|Robert J. Jackson
Was Renaissance Humanism anti-Christian? Yes, if Catholicism is predicated of Christianity. Humanism seeks the encomium of man. Catholicism seeks the encomium of God. To praise both at once is inconsistent. Prior to the 15th century, the claim 'I am Christian' was the same as 'I am Catholic', but the Renaissance is the first time when Christianity may be differentiated from Catholicism. The difference was a shift in emphasis of a metaphysical God to the emphasis of God's manifestation of beauty in man and the world. The result of that shift was Humanism.
Catholicism had traditionally taught and encouraged a diminutive perspective of man with respect to God. Humans were at the mercy of divine law. St. Augustine recognized the significance of divine law. He proposed to separate the function of church and state; the domain of divine law is that of the church while the domain of worldly well being is that of the state. St. Augustine also argued that humanity requires the function of state regulation to provide the conditions under which humanity can have a fulfilled life; humans need to protect themselves from their own sin. But from the 5th century less were St. Augustine's views observed. The papacy grew in power, increasingly contentious with the state. Eventually the top echelons of the church were oppressing their people.
Many of our authors, perhaps beginning with Chaucer and culminating with Pico, wrote about ideas that rejected medieval views about the diminutive nature of man. Some early political theorists, like Machiavelli or More, argued against Catholic oppression. Near the end of the development of the Renaissance Humanism stands Descartes. He axiomaticised a philosophical system which did not depend on revelation or theological principles. He came "perilously close to saying that there is truth that conflicts with the bible."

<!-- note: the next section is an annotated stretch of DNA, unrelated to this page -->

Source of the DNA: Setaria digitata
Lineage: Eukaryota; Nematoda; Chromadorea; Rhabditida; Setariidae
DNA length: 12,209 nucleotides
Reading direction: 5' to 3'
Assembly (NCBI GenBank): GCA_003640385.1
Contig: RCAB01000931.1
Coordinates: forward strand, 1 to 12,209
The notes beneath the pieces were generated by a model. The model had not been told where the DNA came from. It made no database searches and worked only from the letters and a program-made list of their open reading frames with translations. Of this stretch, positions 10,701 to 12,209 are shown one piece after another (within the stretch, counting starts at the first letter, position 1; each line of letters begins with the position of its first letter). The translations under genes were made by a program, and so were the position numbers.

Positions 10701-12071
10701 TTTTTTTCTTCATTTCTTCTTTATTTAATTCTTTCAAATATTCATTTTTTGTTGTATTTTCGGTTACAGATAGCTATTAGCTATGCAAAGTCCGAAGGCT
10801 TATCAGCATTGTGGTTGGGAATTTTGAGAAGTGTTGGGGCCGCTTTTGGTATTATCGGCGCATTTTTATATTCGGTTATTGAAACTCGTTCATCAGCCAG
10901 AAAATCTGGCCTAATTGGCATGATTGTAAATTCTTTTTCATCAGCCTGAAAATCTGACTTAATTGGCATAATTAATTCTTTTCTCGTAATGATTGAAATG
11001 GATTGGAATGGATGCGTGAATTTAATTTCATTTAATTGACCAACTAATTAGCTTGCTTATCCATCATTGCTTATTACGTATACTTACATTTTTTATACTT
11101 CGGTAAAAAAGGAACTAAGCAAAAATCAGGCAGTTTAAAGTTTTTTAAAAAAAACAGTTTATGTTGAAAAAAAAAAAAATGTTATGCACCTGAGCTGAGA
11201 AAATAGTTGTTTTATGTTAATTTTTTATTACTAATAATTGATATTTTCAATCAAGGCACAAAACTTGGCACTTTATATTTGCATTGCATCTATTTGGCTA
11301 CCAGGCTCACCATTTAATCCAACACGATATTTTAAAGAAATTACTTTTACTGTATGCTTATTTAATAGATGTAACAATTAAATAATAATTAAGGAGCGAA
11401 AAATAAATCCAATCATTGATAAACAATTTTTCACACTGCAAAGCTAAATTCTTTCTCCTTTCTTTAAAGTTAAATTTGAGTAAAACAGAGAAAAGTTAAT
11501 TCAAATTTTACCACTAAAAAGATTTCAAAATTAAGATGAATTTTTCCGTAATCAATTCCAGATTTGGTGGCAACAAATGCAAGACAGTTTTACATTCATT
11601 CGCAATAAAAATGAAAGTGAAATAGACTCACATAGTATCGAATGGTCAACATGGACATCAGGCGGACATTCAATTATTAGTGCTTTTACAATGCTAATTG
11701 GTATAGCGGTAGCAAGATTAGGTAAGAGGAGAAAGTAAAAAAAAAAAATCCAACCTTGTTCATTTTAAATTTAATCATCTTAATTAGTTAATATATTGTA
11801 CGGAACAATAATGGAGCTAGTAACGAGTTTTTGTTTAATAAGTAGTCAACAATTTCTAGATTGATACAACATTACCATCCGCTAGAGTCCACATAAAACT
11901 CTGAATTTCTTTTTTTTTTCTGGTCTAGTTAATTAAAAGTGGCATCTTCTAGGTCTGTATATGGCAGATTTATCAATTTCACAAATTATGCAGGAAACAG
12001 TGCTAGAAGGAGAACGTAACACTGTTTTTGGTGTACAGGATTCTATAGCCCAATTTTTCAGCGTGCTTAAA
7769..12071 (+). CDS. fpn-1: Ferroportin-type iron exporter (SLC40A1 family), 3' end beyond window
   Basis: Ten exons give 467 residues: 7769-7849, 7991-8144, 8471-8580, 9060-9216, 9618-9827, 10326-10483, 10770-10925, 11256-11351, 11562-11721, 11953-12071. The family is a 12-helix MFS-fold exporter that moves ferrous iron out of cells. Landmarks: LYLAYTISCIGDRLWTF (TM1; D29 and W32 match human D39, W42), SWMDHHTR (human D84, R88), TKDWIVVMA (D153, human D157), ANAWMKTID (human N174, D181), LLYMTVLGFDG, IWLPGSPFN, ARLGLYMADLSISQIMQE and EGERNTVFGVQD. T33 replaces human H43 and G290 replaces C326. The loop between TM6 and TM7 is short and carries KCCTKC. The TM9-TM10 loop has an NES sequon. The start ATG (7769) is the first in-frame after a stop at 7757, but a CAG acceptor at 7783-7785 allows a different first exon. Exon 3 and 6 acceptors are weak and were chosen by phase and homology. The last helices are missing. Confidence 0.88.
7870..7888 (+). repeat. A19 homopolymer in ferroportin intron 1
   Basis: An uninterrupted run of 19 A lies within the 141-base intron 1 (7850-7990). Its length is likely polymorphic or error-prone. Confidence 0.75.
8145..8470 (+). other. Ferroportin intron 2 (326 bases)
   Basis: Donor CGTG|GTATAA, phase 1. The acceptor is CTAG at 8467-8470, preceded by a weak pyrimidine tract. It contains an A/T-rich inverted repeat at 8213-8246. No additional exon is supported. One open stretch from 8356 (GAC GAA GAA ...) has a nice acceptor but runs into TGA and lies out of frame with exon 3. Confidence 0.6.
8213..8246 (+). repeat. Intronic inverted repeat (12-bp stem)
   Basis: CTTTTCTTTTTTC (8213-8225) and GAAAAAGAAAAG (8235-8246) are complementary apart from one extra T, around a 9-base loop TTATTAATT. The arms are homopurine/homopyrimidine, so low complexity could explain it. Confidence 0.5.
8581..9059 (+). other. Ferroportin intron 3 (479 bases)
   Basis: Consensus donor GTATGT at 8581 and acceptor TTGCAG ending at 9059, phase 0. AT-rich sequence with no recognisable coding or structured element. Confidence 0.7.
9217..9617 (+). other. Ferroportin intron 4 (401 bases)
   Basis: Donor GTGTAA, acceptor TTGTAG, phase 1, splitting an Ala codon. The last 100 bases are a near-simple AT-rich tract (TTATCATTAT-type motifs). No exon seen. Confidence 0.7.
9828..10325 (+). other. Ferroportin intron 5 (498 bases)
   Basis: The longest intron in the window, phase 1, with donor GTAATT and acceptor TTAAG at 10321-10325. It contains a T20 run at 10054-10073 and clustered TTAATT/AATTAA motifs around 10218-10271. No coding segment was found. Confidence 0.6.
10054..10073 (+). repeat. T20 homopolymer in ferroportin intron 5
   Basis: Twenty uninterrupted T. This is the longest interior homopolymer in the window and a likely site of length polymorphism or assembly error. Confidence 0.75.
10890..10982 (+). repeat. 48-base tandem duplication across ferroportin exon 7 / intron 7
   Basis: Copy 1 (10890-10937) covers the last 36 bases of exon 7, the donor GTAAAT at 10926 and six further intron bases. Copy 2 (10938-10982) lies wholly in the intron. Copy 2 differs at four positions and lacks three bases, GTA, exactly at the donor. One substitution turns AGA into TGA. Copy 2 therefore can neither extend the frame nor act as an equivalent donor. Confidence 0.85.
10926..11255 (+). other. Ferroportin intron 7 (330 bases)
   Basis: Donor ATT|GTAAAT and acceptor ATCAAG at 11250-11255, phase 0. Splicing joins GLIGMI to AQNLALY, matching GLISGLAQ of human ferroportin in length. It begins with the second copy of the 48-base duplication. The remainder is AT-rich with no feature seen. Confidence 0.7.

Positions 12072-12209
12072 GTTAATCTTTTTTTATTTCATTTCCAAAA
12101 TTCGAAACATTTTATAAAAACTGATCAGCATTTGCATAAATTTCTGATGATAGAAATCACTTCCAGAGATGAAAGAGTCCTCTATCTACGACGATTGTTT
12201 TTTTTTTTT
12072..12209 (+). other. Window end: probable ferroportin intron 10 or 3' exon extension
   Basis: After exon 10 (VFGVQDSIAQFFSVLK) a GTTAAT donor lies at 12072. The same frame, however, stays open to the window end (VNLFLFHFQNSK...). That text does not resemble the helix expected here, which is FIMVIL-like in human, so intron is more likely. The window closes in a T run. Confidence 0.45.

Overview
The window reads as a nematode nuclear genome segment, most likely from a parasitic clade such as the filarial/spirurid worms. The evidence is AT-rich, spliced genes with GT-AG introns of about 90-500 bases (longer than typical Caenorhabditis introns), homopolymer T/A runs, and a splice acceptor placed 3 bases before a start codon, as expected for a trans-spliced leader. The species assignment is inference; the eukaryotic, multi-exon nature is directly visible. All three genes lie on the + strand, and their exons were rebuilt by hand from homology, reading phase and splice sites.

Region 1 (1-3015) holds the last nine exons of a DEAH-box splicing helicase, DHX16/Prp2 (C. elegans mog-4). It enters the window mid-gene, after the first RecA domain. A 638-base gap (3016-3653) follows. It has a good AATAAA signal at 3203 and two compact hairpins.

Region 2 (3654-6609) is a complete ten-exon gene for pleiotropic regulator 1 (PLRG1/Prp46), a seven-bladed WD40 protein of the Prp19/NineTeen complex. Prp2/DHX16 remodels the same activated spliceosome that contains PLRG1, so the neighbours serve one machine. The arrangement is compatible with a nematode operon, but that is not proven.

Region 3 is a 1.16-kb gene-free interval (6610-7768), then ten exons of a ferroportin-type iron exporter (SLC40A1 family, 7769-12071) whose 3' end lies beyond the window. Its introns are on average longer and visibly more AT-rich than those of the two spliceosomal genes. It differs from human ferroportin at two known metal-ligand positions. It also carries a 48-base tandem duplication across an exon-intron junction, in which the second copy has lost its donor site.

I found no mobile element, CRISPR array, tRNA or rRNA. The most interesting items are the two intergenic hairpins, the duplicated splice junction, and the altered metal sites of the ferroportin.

Most Humanists were enthusiastic about Greek and Roman literary and historical traditions. Some had expressed contempt for the Italian vernacular. The language of academic expression was Latin. The scholars were expected to know Greek and Arabic also. Pico's intention to create a universal theology, including pagan customs, ran against church doctrine. The Humanist poetic production was inspired by classical models and written mostly in Latin or occasionally Greek. Giovanni stands as a remarkable poet. He assumed leadership of Naples Humanist Academy. His writings, like De Prudentia and De Fortuna, describe genuine human enigmas. Even More's Utopia was written in Latin, a book which addressed vulgar issues for their own benefit, yet they could not read the text.
So many figures in the Renaissance Humanism set out promulgating central and condemning facets of Catholicism, yet they maintained a Christian semblance. Christian morality was never dismissed. More described a civilization that possessed supreme morality and government: Utopia. Bruni attacked monastic ideals but wanted productive citizens. Even the Renaissance artists began to paint by illicit means, like the cadavers used by Leonardo to research the human body for the purpose of painting The Last Supper.
Humanist views segued into contemptuous reform. Since Humanist philosophy empowered the individual, the church, which is to say both Christianity and Catholicism, suffered many formal attacks from Luther, who is perhaps singly responsible for the schism of Christianity, under which fall the Protestants. So not only did Humanism confront Catholicism in a way that seems anti-Christianity, but it also adumbrates a grim future for the Catholicism's unity.
To say that Renaissance Humanism was wholly anti-Christian is hasty at best. Rather, there was a shift in emphasis from the papal authority, ex cathedra, to the beauty of humanity as it was established by God. The Humanist writers and artists were no longer interested in a pellucid God; they sought beauty as she appears in human nature.